Remarks to Reporters Announcing the Central American Peace Initiative
August 5, 1987
Good morning. I have a very brief statement to read here, and then I am going to have to depart, and the Secretary of State is going to take some of your questions here with regard to this event.
I've just concluded a meeting with the joint congressional leadership, and I'm pleased to announce that there's a general agreement among us to go forward with a renewed diplomatic initiative in Central America along the lines of the peace plan prepared in cooperation with the Speaker and the joint congressional leadership. Accordingly, I've instructed the Secretary of State to transmit that document to the leaders of the five Central American countries that are meeting in Guatemala City tomorrow with the request that these views should be taken into account in their deliberations.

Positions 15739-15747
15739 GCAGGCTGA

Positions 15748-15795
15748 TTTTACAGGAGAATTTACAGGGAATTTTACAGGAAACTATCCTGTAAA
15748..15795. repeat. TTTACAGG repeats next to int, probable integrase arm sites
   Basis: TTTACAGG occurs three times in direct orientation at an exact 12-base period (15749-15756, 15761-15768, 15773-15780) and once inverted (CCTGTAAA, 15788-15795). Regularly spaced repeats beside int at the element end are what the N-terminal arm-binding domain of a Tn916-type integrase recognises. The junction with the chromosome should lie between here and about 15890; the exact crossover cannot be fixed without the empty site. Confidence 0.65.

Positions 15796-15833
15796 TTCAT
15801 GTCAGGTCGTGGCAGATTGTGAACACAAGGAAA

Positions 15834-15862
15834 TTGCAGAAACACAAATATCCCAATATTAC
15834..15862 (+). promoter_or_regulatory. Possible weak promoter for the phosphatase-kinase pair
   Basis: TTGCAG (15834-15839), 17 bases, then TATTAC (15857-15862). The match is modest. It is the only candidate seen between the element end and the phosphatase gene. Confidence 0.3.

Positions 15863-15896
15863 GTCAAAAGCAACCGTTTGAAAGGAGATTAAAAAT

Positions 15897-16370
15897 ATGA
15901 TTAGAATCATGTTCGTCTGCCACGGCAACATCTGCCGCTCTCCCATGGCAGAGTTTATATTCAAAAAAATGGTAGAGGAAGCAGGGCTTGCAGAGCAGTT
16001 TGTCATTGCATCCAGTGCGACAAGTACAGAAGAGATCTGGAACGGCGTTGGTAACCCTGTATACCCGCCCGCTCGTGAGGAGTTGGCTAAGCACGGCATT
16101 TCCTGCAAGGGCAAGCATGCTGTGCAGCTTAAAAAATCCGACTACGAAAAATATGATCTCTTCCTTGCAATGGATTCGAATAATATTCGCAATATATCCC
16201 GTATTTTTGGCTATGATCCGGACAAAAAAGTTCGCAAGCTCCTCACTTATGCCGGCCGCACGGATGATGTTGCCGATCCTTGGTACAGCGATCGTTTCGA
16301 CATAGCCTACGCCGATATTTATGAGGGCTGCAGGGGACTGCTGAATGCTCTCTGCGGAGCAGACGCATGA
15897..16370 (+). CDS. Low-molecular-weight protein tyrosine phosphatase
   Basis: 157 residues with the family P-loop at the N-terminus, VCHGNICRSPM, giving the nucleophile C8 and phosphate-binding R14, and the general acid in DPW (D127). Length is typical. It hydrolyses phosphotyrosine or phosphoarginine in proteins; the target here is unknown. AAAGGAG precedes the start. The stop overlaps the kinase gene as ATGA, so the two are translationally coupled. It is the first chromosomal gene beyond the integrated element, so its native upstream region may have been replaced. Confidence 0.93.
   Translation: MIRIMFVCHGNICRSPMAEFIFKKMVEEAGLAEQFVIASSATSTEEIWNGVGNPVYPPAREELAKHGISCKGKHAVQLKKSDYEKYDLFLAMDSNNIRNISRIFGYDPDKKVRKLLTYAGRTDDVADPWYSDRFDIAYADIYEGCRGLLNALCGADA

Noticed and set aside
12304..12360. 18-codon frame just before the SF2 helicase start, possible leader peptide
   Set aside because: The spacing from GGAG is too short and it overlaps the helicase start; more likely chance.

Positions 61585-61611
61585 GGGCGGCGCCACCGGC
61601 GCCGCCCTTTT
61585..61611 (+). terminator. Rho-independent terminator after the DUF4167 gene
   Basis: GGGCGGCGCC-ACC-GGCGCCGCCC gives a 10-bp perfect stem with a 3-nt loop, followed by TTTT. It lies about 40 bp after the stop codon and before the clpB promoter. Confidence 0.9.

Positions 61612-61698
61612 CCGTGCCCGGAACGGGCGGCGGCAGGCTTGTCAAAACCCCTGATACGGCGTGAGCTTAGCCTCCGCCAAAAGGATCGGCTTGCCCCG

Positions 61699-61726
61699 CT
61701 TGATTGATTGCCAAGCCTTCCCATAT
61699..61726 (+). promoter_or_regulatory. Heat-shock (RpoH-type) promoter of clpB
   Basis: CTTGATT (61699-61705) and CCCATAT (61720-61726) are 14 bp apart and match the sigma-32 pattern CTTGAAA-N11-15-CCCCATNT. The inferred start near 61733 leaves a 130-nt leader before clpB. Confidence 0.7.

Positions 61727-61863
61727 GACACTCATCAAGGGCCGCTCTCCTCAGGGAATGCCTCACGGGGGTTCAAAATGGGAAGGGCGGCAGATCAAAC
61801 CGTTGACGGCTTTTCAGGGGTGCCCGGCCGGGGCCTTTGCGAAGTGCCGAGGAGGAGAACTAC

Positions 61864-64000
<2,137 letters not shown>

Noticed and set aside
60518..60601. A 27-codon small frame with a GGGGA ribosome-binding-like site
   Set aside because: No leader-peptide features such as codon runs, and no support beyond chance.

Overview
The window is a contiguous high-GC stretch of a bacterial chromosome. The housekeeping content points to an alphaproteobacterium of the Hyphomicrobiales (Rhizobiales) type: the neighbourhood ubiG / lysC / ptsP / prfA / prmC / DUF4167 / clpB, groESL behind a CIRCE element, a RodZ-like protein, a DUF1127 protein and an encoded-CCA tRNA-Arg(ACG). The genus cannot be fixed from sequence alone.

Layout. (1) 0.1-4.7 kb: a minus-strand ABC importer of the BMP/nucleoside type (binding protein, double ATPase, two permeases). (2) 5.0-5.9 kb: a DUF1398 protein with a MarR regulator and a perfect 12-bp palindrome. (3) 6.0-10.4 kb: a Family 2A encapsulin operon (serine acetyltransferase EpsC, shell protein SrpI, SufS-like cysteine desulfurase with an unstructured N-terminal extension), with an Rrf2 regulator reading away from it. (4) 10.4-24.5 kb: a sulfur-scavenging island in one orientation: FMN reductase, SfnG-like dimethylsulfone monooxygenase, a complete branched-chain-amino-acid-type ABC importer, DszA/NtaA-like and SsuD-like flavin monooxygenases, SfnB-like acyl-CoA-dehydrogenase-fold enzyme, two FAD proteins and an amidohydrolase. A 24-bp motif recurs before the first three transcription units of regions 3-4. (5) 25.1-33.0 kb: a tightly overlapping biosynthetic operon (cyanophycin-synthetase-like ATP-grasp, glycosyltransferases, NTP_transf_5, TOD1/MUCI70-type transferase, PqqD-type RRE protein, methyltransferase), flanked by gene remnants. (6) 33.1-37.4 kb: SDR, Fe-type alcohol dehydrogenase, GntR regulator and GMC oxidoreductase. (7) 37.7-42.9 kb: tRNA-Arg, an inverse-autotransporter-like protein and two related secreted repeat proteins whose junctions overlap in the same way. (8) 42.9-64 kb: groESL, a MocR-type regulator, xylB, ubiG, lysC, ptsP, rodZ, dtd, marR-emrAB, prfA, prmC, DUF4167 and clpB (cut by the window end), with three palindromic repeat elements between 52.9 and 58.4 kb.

As I said at Ellis Island several months ago, this administration has always supported regional diplomatic initiatives aimed at peace and democracy. The aspirations of our Central American neighbors, the democratic resistance in Nicaragua, and the Nicaraguan people are one and the same: the establishment of genuinely democratic systems throughout the region with the fully guaranteed liberties of free assembly, free speech, free press, and the simple principle of self-determination.
I applaud this bipartisan effort in Congress, and I express the hope that it will produce a peaceful resolution to the conflict in Nicaragua. I urge other nations of the world to join in the support of this effort and refrain from activities that would jeopardize it.
Note: The President spoke at 11:50 a.m. in the Briefing Room at the White House. In his remarks, the President referred to Secretary of State George P. Shultz and Jim Wright, Speaker of the House of Representatives.